Antiques Roadshow guest surprised by 17th century wine bottle valuation ‘I only paid £5!’
Antiques Roadshow: Expert values wine bottle at £500
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Last weekend, Fiona Bruce and the Antiques Roadshow team were at Windermere Jetty Museum in the Lake District. Lars Tharp was amongst the experts on hand to value a selection of items that had been brought along by members of the public who lived nearby. He had the opportunity to take a look at a “modest little pot” that dated back to the 17th century. And when it came to valuing the item, the owner was stunned to be told how much the price had inflamed in comparison to what she had initially paid for it.
Lars began: “A very modest little pot. Very grey, slightly dirty, slightly wonky, decoration reserved only onto one side. Where did you get it?”
“We got it in a town in the south of Japan a couple of years ago. In a junk shop!” The lady explained.
“And why did you buy it?” Lars continued to question. The guest replied: “We loved all those things you just described about it.”
“All the imperfections!” He laughed. Those watching at home saw the lady add: “It was buried amongst a lot of tat, but it stuck out, it was just a bit more delicate and wonky – yes, wonk
“Do you use it for anything?” Lars asked and she said: “We just have it amongst a bigger pottery collection on a shelf – we admire it for its contrast among more modern pieces.”
“You know what the original purpose was?” He continued and the guest said she “didn’t know”.
“Drink!” Lars remarked. “Sake possibly. You bought it in Japan, it could be Japanese, it could be Korean. There is a link between the two – do you know what it is?”
“I know in the south of Japan there was – or even there still is – a Korean contingent of potters working there and there has been for a couple of hundred years as I understand it,” BBC One viewers saw the guest say.
“And it’s very grey, Japanese porcelain – believe it or not this is porcelain – is very grey, it’s very different to Chinese porcelain but so is Korean porcelain also very, very grey,” Lars reiterated.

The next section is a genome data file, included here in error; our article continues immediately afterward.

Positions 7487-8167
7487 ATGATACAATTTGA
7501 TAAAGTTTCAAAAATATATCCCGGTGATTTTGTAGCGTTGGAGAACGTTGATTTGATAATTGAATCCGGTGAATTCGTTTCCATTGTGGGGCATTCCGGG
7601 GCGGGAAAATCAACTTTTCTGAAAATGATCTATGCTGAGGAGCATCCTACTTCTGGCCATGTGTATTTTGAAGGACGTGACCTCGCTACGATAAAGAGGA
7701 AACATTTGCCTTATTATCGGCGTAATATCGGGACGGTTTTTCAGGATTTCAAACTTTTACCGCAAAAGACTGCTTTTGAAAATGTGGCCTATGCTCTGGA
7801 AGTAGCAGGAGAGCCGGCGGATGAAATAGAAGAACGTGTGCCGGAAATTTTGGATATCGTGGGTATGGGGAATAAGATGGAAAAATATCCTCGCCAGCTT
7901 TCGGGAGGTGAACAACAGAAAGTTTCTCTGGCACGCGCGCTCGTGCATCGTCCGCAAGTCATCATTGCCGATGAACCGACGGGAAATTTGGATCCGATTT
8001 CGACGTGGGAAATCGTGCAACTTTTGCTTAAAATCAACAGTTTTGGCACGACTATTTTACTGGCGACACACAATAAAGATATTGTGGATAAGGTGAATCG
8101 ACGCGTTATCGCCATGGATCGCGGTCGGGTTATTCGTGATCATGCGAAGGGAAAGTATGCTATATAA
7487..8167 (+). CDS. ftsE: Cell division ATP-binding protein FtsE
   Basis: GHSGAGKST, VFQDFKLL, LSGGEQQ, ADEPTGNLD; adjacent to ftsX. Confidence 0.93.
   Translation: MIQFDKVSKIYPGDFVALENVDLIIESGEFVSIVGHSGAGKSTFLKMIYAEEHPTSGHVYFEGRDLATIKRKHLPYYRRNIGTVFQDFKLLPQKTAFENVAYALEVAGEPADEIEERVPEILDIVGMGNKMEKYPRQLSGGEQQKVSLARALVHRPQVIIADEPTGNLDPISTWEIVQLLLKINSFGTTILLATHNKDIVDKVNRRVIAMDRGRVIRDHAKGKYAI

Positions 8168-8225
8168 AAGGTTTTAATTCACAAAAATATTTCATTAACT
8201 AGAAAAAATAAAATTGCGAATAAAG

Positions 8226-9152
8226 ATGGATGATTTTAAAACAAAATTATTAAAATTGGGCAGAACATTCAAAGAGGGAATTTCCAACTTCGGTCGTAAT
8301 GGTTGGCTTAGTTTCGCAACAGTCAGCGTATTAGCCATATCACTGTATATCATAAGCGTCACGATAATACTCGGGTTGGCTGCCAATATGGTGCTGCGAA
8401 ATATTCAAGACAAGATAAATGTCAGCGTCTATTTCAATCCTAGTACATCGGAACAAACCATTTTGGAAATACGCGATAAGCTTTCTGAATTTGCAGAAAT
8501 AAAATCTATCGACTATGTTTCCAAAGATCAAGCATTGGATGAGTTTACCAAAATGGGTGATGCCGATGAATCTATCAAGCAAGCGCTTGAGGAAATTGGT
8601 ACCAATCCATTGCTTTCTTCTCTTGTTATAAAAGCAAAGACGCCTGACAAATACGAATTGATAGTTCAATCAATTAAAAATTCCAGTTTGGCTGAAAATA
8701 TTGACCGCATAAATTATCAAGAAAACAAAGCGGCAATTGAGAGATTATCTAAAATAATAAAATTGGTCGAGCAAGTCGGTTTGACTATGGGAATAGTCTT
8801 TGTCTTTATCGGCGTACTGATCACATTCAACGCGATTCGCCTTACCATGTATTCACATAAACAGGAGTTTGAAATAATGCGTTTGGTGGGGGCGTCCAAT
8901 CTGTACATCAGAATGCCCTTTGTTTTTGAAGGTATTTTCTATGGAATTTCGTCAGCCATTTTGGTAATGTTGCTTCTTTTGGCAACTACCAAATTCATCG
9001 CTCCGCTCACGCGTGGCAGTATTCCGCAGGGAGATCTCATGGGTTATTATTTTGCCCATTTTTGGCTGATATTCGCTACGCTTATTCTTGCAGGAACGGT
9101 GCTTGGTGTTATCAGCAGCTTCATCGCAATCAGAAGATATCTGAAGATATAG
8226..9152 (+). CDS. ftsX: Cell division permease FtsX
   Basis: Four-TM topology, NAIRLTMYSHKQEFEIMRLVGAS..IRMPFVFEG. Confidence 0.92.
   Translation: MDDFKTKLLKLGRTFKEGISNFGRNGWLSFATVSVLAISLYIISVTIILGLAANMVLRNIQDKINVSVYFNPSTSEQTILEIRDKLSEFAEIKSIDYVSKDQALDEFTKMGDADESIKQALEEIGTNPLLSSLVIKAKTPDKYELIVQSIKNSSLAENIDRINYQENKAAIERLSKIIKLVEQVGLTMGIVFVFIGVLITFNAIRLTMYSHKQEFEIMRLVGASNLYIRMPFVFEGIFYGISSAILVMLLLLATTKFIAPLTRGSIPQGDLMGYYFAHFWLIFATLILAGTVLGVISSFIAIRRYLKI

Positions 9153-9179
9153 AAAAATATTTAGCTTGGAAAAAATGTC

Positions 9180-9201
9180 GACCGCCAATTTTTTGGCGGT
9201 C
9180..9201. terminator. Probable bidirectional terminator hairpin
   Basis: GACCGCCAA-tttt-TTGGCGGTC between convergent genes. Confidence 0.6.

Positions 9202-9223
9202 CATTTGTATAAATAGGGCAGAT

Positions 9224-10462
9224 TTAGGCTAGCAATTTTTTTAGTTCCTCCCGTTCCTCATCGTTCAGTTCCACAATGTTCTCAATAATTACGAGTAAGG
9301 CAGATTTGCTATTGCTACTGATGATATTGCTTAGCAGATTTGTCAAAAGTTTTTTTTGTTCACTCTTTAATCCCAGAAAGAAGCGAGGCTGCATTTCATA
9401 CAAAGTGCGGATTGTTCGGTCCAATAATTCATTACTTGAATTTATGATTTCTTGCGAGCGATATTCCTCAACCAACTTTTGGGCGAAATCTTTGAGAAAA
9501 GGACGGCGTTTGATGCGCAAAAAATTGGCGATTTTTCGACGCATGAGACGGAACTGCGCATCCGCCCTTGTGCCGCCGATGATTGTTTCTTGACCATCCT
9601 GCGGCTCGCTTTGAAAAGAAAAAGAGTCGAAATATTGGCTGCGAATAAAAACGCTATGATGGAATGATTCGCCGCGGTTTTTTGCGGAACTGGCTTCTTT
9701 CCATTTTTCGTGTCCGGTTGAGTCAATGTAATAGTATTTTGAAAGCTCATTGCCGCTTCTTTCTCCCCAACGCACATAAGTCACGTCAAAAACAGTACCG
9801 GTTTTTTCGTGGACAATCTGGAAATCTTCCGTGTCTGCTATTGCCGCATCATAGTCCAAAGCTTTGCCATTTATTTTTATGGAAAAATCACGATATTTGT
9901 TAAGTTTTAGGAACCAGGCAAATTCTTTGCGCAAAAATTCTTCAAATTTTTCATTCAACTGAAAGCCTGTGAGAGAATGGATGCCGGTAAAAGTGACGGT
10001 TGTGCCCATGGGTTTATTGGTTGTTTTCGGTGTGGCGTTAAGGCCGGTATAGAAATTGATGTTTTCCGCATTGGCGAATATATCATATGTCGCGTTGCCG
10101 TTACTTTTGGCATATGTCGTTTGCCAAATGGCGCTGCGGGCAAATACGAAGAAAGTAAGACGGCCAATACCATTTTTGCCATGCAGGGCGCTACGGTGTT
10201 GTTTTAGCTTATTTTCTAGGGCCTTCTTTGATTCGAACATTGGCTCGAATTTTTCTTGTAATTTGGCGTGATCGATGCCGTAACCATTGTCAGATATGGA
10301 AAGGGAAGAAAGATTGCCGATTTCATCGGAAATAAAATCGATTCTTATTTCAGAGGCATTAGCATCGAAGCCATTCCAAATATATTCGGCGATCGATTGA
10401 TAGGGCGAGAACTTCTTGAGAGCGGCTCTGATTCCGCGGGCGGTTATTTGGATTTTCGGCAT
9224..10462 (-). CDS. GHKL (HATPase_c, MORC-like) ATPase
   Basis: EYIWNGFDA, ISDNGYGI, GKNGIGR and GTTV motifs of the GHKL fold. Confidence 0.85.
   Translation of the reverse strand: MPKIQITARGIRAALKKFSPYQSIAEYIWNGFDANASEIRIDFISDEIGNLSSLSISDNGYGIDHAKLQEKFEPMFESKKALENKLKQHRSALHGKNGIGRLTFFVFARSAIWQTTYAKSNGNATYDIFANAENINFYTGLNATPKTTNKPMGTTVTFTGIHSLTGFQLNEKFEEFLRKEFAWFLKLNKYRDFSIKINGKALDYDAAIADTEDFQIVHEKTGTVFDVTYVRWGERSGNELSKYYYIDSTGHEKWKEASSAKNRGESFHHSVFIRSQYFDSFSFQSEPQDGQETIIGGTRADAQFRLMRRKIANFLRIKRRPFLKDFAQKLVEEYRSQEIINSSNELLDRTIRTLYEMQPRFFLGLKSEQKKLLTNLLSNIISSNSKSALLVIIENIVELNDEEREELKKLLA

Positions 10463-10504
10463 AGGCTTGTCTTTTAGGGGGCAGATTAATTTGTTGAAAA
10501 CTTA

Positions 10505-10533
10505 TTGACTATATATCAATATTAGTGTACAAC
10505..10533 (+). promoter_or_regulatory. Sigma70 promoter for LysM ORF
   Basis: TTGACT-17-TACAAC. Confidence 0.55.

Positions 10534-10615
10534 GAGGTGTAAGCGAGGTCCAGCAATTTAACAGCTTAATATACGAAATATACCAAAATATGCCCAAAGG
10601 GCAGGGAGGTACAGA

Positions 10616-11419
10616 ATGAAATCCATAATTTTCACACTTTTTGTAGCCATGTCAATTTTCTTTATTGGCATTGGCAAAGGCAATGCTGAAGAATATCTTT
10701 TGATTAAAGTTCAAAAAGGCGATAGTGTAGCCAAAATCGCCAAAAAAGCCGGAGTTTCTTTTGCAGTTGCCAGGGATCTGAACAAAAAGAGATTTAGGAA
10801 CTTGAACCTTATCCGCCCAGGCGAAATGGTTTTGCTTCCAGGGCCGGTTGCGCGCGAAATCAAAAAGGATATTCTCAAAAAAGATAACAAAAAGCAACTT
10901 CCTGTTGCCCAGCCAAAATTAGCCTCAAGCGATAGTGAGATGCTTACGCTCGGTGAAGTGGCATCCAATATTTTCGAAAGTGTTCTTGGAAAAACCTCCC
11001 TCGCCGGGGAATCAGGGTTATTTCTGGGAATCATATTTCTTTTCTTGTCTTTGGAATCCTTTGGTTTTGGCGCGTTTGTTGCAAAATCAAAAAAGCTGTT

“The decoration is done rapidly, you’ve got this lovely stem – I think of a very stylised bamboo – and then these little florets around the shoulder. How old do you think it is?”
“I thought it was maybe 150 years old,” she said and Lars detailed: “So that would take us into the middle of the 19th century.
“I think we’ve got to go back a bit further, this particular shape suggests a European glass bottle shape of the 1600s.
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“And I would say it is probably dating to around 1650, maybe up to 1700. So it’s a little bit older than your 150 years.”
As for how much she paid for the bottle, the lady revealed: “We paid about £5 for it.”
“£5 for a 17th centre wine bottle…” Lars repeated. After some silence he said: “These particular Japanese and Korean pieces have gone like that on the scale.
“But I think a Japanese porcelain collector would probably be prepared to pay up to £500. So we can put two noughts on your purchase price.
“And perhaps you should try it out to see if it works!” He added.
The lady concluded: “Yes, get some sake in it and have it with the next Japanese dinner we cook!”
Elsewhere, in the same episode, a family heirloom – a replica shield – was valued and despite it being fake, it fetched a huge sum.
Antiques Roadshow airs Sunday night at 8pm on BBC One.
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